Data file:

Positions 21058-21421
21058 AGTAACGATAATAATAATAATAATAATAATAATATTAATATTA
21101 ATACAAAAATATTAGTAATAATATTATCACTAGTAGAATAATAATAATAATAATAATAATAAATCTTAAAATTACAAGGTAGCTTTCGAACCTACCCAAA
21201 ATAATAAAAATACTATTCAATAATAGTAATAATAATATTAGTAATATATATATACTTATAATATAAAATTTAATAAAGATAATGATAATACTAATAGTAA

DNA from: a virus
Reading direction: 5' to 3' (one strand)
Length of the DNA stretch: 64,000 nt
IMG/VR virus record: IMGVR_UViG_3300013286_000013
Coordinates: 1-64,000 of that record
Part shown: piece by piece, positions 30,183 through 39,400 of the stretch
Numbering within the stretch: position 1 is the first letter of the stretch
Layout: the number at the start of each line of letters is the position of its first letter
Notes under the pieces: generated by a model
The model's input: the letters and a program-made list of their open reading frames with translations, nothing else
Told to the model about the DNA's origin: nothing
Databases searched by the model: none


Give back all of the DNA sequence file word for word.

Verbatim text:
Positions 21058-21421
21058 AGTAACGATAATAATAATAATAATAATAATAATATTAATATTA
21101 ATACAAAAATATTAGTAATAATATTATCACTAGTAGAATAATAATAATAATAATAATAATAAATCTTAAAATTACAAGGTAGCTTTCGAACCTACCCAAA
21201 ATAATAAAAATACTATTCAATAATAGTAATAATAATATTAGTAATATATATATACTTATAATATAAAATTTAATAAAGATAATGATAATACTAATAGTAA

DNA from: a virus
Reading direction: 5' to 3' (one strand)
Length of the DNA stretch: 64,000 nt
IMG/VR virus record: IMGVR_UViG_3300013286_000013
Coordinates: 1-64,000 of that record
Part shown: piece by piece, positions 30,183 through 39,400 of the stretch
Numbering within the stretch: position 1 is the first letter of the stretch
Layout: the number at the start of each line of letters is the position of its first letter
Notes under the pieces: generated by a model
The model's input: the letters and a program-made list of their open reading frames with translations, nothing else
Told to the model about the DNA's origin: nothing
Databases searched by the model: none